Ethics of perfection
This morality defines the desirable good as perfection; this perfection is not subjective, but can be described objectively. For example, knowledge, success, etc. This good is conceived as the foundation of happiness, but without implying subjective satisfaction. This good often represents the optimal realization of human nature, and is therefore unequal. It defines a hierarchy of perfections to achieve, hierarchy from which the merit of individuals.
“All the actions of our soul which acquire us any perfection are virtuous, and all our contentment consists only in the inner testimony that we have to have some perfection.” (Descartes, Letter to Elizabeth)
Morals of duty base the moral character of our actions by the concept of obligation. This type of morality is conceivable regardless of any consequences that may result from our actions. For example, according to Kant, one should not lie to avoid murder, because the obligation to tell the truth is absolute and does not tolerate any particular condition.
There are several theories of duty:
- Samuel von Pufendorf distinguishes three types of duty:
- duties towards God (internal and external devotion);
- duties towards oneself (duties towards the soul: for example to develop one’s talents, and duties towards the body – not to kill oneself, not to harm oneself);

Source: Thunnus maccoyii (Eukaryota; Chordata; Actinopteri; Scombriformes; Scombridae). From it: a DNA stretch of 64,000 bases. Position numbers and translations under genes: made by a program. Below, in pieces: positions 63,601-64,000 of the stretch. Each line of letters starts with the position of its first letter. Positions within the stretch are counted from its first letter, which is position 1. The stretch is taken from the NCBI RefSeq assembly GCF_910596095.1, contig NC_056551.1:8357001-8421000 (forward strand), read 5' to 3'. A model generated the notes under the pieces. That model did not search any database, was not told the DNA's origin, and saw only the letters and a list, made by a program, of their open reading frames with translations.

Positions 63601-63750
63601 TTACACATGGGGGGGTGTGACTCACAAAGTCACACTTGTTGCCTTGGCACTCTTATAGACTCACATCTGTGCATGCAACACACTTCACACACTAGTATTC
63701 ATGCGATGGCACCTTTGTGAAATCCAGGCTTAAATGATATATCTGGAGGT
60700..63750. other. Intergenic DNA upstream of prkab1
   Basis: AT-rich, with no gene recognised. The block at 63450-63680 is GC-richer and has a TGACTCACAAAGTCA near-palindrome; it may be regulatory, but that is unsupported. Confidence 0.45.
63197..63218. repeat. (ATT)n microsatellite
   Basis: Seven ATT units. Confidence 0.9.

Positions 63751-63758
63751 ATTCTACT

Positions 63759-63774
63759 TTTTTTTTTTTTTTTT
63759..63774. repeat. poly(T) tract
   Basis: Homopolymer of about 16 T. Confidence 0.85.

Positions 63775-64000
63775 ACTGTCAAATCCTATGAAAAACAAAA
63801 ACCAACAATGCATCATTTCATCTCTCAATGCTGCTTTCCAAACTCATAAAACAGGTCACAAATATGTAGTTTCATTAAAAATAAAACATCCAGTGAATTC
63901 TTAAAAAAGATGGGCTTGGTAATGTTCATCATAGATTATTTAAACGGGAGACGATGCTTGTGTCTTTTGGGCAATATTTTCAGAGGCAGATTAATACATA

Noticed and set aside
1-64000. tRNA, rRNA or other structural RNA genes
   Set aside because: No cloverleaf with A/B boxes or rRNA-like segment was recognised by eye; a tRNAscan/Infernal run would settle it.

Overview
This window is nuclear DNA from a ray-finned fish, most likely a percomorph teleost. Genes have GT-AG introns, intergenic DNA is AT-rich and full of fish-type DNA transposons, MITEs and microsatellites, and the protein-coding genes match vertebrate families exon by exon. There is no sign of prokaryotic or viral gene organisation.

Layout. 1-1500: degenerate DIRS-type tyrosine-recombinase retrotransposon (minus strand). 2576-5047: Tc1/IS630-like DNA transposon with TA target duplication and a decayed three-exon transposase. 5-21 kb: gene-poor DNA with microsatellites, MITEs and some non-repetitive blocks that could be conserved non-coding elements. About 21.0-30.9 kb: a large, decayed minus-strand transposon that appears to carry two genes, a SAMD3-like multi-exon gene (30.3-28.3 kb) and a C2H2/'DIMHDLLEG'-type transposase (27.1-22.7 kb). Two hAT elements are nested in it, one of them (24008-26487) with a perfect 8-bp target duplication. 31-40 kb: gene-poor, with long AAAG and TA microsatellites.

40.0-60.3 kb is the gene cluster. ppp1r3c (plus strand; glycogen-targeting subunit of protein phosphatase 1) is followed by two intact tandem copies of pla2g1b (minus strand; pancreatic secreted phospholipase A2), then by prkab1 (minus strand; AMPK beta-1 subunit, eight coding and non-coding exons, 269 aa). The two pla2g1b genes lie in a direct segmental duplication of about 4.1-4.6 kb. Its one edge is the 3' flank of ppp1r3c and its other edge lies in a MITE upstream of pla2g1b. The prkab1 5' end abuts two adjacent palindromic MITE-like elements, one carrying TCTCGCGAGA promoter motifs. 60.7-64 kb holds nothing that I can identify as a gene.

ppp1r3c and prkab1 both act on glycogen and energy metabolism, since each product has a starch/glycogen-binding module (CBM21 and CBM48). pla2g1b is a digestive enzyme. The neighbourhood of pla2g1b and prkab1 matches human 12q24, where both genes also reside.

- duties towards others (absolute duties: do no harm, etc. and conditional duties: keep one’s word, etc.).
- rights theory (eg Locke), in which:
- rights are natural (for example, to live, to be free, to seek happiness);
- they are universal;
- they are the same for all;
- they are inalienable.
It must be emphasized that all rights call for a duty.
- the categorical imperative: this is the Kantian theory of morality. Kant distinguishes several types of imperatives:
- the hypothetical imperative tells us that if we want this, we must do this or that;
- the categorical imperative only tells us that we must do something, whatever we want or desire.
Theories of duty not only expose the principle(s) that make action moral, but also strive to resolve the conflicts that result from our duties themselves.
The problem of the foundation of morality
In a very general way, there are two types of conception of the foundations of morality:
- an objectivist or heteronomous conception, which asserts that moral laws do not depend on man, but:
- are natural laws (Greek philosophy in general);
- are divine commandments (Christianity, St. Thomas Aquinas);
- are laws of reason, to which every rational being (hence man) must obey (for example the “natural laws” on which men agree and establish them as “civil laws”, thus giving them force of law, at Hobbes).
- a relativistic or autonomous conception, for which the moral values have a human origin:
- because they are imposed by society or by some group;
- because it belongs to the individual as such to define them.
In the objectivist (or realistic) conception, moral values are eternal and universal, or at least absolute; we can not change them or destroy them. On the contrary, in the second conception, moral values vary from one society, one group or even one individual to another.